Many reasons contributed to Minnesota's failure to win $330 million in federal education money, according to recent comments released by the U.S. Department of Education. They include a lack of support from teachers' unions and an inability to close the state's achievement gap.
But also within those reviews by federal officials on Minnesota's "Race to the Top" application are comments that call into question the quality of the application itself, prepared by New York-based consulting firm McKinsey and Company.
The state's failed application for the federal education funding has generated a lot of criticism and hand-wringing. It's also become a hot political issue involving Gov. Tim Pawlenty and the state's teachers' union.
One federal reviewer pointed to the poor quality of a section of the application meant for listing test scores.
"This is not a reference to performance," the reviewer wrote. "Instead, the graphs range between hard and impossible to read."
Other reviewers noted that the state's application was missing some data that all states were required to submit.
Joe Nathan, director of the Center for School Change at Macalester College, has read Minnesota's application and those of Tennessee and Delaware -- the two states that won Race to the Top money. He said Minnesota's didn't stack up.
"We really did not do a good job of being careful about making sure that information that had been requested as part of the proposal was in there," Nathan said. "It was rather stunning that we didn't, flat out, answer some of the basic questions, and that some of the charts and graphs apparently weren't readable."
No reviewer indicated in his or her comments that they took away points because of sloppy presentation or a lack of data.
State Rep. Mindy Greiling, DFL-Roseville, said the state should have received a better application for the money spent.
"Minnesota had an outside consultant to do our application, and still we had a sloppy application," Greiling said. "They said it was vague. It was kind of horrifying to see that we had people coming in and helping us with the application, and we did no better than that."
The state paid McKinsey and Company $500,000 to prepare Minnesota's application. Most of that money came from private sources.
"We had a sloppy application. They said it was vague. It was kind of horrifying...that we did no better than that."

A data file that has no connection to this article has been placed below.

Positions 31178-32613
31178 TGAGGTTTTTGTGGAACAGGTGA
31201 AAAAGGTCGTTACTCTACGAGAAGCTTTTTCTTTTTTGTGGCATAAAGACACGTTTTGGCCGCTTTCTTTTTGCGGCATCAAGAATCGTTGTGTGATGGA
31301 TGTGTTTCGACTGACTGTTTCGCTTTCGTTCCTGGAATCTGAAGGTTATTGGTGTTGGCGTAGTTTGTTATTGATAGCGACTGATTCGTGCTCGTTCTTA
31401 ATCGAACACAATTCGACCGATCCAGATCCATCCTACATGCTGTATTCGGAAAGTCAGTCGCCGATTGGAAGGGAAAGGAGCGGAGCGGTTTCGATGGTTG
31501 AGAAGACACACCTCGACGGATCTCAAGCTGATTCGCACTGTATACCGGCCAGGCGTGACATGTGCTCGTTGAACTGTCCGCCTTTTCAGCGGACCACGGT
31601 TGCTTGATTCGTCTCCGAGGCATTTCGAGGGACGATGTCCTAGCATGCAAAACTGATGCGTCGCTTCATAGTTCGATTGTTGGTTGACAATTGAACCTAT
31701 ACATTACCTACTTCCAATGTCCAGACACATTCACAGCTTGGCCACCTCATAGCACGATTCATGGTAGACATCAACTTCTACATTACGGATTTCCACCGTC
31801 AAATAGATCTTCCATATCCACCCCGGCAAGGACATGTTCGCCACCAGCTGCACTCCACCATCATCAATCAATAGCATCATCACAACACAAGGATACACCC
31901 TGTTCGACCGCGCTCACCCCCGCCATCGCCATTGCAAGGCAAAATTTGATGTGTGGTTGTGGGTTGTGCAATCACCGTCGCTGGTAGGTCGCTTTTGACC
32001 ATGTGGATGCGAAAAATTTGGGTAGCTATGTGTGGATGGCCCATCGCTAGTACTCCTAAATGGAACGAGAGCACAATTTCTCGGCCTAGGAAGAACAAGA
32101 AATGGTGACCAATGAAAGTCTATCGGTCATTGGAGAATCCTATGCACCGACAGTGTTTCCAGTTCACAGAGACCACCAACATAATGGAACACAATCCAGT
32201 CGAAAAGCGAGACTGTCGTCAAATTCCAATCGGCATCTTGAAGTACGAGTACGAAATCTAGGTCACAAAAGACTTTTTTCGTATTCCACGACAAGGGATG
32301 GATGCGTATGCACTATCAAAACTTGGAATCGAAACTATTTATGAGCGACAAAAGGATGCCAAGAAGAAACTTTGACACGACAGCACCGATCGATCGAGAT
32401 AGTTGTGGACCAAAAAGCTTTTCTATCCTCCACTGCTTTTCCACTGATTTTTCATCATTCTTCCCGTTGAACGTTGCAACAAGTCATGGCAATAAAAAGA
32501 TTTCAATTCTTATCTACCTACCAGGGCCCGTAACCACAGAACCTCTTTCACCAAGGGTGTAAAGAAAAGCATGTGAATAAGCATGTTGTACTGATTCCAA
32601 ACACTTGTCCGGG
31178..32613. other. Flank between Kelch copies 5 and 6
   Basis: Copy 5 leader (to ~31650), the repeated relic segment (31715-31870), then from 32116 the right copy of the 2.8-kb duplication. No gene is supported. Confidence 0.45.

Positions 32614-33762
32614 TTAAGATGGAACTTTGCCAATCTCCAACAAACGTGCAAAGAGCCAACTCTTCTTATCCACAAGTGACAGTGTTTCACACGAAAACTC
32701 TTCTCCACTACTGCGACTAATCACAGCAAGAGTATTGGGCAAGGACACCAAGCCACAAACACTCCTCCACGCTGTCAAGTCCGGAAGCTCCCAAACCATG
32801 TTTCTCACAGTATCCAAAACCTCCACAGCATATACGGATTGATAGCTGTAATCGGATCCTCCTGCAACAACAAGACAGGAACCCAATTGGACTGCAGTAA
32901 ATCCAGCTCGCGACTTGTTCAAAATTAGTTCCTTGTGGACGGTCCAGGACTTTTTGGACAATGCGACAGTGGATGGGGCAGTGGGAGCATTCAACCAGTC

Among the donors were the Gates Foundation, $250,000; the Bush Foundation, $50,000; and the Minneapolis Foundation, $100,000. The company also received taxpayer money. The state Department of Education chipped in $100,000 of federal stimulus funds.
A call to McKinsey's Minneapolis office was forwarded to the company's public relations office in New York. A spokesperson there referred MPR News to the Gates Foundation.
The criticism of the charts as unreadable was a surprise to the state Education Department. Officials say the charts looked fine on their computers. State Education Commissioner Alice Seagren said earlier this week that she didn't think the application was sloppy.
"I think whatever our computer program that we sent probably was not able to be read, because when we went back and looked at our graphs they looked fine to us," Seagren said. "I think there was some mechanical issue there. We'll redo that."
An agency spokesman said mistakes such as unreadable charts are usually things that states can resubmit when applying for federal grants. But there was no opportunity to do so with Race to the Top, because the federal education department wanted to name its winners quickly.
The spokesman also noted that McKinsey prepared the applications of Louisiana and Pennsylvania, two of the 16 finalists for the money.
Gov. Tim Pawlenty, who has said an archaic education structure is the larger problem, said he won't re-apply for the money unless the Legislature makes several changes in state education law.
But even if the state applies, it will have to address another issue that the first application missed, said Eugene Piccolo, executive director of the Minnesota Charter Schools Association. Piccolo, who also read the state's failed application, said it failed to make a compelling case why Minnesota should get the money.
"Where's the story that we're telling? We're telling components but not telling a story," Piccolo said. "There doesn't seem to be a framework consistent through the whole thing."
State officials say they won't use any outside companies to help with a second application, if there is one. It comes down to dollars.
No private foundations have offered to help pay for a second application process, so the state agency will do that work on its own.
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